Mr. Obama’s spending agreement with Congress will suspend the nation’s debt limit and allow the Treasury to borrow another $1.5 trillion or so by the end of his presidency in 2017. Added to the current total national debt of more than $18.15 trillion, the red ink will likely be crowding the $20 trillion mark right around the time Mr. Obama leaves the White House.
When Mr. Obama took over in January 2009, the total national debt stood at $10.6 trillion. That means the debt will have very nearly doubled during his eight years in office, and there is much more debt ahead with the abandonment of “sequestration” spending caps enacted in 2011. Continue reading
This article was published on March 20, 2012.
By Matt Cover • CNSNews.com
Although the national debt under President Barack Obama has increased $4 trillion since he took office in 2009, as a presidential candidate in 2008 Obama criticized then-President George W. Bush for adding $4 trillion to the national debt, saying it was “unpatriotic” and also “irresponsible” to saddle future generations with such a large national debt.
“The problem is, is that the way Bush has done it over the last eight years is to take out a credit card from the Bank of China in the name of our children, driving up our national debt from $5 trillion dollars for the first 42 presidents — number 43 added $4 trillion dollars by his lonesome, so that we now have over $9 trillion dollars of debt that we are going to have to pay back — $30,000 for every man, woman and child,” Obama said on July 3, 2008, at a campaign event in Fargo, N.D.
“That’s irresponsible. It’s unpatriotic,” said candidate Obama.
$2,883,250,000,000: Federal Taxes Set Record Through August; $19,346 Per Worker; Feds Still Run $530B Deficit
By Terence P. Jeffrey • Investor’s Business Daily
The federal government raked in a record of approximately $2,883,250,000,000 in tax revenues through the first eleven months of fiscal 2015 (Oct. 1, 2014 through the end of August), according to the Monthly Treasury Statement released Friday.
That equaled approximately $19,346 for every person in the country who had either a full-time or part-time job in August.
It is also up about $198,425,330,000 in constant 2015 dollars from the $2,684,824,670,000 in revenue (in inflation-adjusted 2015 dollars) that the Treasury raked in during the first eleven months of fiscal 2014. Continue reading
Federal tax revenues continue to run at a record pace in fiscal 2014, as the federal government’s total receipts for the fiscal year closed April at $1,735,030,000,000, according to the Monthly Treasury Statement.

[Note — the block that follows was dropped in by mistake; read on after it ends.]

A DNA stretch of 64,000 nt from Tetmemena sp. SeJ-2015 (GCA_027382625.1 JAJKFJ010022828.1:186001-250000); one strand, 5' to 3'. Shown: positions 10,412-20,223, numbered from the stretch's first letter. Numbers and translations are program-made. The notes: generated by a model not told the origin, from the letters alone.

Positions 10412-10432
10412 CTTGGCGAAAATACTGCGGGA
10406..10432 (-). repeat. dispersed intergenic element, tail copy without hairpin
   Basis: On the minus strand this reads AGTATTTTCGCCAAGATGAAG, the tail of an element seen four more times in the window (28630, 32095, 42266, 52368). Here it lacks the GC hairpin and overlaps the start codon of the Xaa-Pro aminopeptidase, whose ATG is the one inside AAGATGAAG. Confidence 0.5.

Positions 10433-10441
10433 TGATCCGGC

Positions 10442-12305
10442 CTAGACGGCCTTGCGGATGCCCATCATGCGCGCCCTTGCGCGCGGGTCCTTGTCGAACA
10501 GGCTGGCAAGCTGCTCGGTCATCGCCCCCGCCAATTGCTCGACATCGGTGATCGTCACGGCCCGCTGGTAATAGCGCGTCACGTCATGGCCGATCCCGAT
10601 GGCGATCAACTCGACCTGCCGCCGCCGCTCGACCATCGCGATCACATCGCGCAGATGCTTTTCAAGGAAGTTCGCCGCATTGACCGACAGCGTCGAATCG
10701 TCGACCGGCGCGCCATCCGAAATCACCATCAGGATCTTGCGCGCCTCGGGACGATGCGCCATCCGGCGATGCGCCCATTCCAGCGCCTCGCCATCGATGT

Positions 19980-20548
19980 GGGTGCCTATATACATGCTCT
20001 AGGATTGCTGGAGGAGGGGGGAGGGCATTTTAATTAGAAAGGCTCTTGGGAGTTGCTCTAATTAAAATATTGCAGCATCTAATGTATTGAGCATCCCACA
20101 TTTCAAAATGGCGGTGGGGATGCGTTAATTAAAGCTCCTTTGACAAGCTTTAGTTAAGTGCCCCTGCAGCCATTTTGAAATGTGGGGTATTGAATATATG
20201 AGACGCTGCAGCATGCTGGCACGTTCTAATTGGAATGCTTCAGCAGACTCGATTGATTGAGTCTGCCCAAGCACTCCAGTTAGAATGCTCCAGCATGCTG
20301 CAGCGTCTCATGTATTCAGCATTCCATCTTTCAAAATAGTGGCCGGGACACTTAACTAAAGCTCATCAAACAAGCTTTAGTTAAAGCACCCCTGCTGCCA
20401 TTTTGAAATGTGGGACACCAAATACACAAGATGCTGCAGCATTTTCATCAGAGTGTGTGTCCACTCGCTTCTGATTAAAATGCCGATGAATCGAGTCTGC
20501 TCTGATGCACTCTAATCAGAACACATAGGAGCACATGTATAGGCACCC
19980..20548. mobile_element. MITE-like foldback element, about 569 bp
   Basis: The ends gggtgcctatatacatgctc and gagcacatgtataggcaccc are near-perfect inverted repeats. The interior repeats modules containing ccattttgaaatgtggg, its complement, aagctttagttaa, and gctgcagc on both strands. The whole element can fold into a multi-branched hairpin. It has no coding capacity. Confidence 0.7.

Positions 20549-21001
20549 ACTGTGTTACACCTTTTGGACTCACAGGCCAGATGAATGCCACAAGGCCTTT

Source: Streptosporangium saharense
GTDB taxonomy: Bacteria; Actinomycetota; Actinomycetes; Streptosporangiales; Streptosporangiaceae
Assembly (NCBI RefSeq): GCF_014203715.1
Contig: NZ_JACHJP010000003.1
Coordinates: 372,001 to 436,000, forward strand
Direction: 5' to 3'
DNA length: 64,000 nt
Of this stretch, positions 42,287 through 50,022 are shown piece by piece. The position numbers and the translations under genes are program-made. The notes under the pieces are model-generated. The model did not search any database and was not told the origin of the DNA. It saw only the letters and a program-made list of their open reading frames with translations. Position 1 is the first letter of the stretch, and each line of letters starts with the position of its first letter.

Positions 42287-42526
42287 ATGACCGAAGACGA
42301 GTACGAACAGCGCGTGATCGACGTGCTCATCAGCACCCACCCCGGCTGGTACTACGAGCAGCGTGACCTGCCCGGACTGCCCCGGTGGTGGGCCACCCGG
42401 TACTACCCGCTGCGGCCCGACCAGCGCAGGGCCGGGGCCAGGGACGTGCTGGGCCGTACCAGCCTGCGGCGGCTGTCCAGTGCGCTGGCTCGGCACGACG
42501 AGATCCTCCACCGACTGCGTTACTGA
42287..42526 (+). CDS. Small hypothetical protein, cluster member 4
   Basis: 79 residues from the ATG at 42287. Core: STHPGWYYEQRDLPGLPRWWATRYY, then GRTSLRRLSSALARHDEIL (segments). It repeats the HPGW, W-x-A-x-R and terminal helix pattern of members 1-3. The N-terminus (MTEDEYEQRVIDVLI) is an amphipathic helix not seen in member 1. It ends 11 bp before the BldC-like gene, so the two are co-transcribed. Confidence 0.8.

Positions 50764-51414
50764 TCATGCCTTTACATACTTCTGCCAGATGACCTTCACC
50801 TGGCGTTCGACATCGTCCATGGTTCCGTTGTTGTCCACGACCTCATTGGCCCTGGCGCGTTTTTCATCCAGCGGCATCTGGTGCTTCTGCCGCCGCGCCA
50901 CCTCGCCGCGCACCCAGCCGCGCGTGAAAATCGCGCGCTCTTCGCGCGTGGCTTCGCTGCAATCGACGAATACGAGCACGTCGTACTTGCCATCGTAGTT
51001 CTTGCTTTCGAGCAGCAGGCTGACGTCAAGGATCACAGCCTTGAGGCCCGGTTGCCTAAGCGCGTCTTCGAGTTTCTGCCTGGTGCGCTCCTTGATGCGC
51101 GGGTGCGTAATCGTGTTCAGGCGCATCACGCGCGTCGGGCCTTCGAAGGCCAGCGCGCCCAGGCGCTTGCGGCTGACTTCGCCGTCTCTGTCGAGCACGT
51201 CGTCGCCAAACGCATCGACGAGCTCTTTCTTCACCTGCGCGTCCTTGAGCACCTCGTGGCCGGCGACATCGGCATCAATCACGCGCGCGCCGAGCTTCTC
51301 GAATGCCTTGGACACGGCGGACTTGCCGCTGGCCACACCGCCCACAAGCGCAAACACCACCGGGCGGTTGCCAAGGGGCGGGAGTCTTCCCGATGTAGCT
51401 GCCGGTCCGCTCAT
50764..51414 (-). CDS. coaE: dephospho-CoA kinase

Despite this record revenue, the federal government still ran a deficit of $306.411 billion in the first seven months of the fiscal year, which began on Oct. 1, 2013 and will end on Sept. 30, 2014.
In the month of April itself, which usually sees the peak tax revenues for the year, the federal government ran a surplus of $106.853 billion. While taking in $414.237 billion in total receipts during the month, the government spent $307.383 billion.
In fiscal 2013, the federal government also ran a one-month surplus in April, taking in $406.723 billion during the month and spending $293.834 billion, leaving a surplus of $112.889 billion. Continue reading
On Feb. 17, 2009, President Obama promised the sun and the moon and the stars. That was the day, five years ago, when he signed the $800 billion “American Recovery and Reinvestment Act.” President Modesty called it “the most sweeping economic recovery package in our history.” He promised “unprecedented transparency and accountability.” He claimed the spending would lift “two million Americans from poverty.” Ready for the reality smackdown?
The actual cost of the $800 billion pork-laden stimulus has ballooned to nearly $2 trillion. At the time of the law’s signing, the unemployment rate hovered near 8 percent. Obama’s egghead economists projected that the jobless rate would never rise above 8 percent and would plunge to 5 percent by December 2013. The actual jobless rate in January was 6.6 percent, with an abysmal labor force participation rate of 63 percent (a teeny uptick from December, but still at a four-decade low). Continue reading
The debt of the federal government, which is normally subject to a legal limit, jumped by $409 billion in the month of October, according to the U.S. Treasury.
That equals approximately $3,567 for each household in the United States, and is the second-largest one month jump in the debt in the history of the country.
In the continuing resolution deal sealed by President Barack Obama and the Republican congressional leadership last month, the legal limit on the federal debt was suspended until February 7 of next year. Continue reading
The recent wrangling in Washington over the debt ceiling, with both sides promising to return to battle early next year, never got around to considering this proposition: Maybe debt ceilings are a bad idea, because they may lead to increased spending.
A debt ceiling may seem like a good way to constrain out-of-control government, by focusing attention on the federal deficit and the resulting debt increase. (For the record, the United States debt recently surpassed $17 trillion.) But that focus draws attention from the underlying problem: too much spending.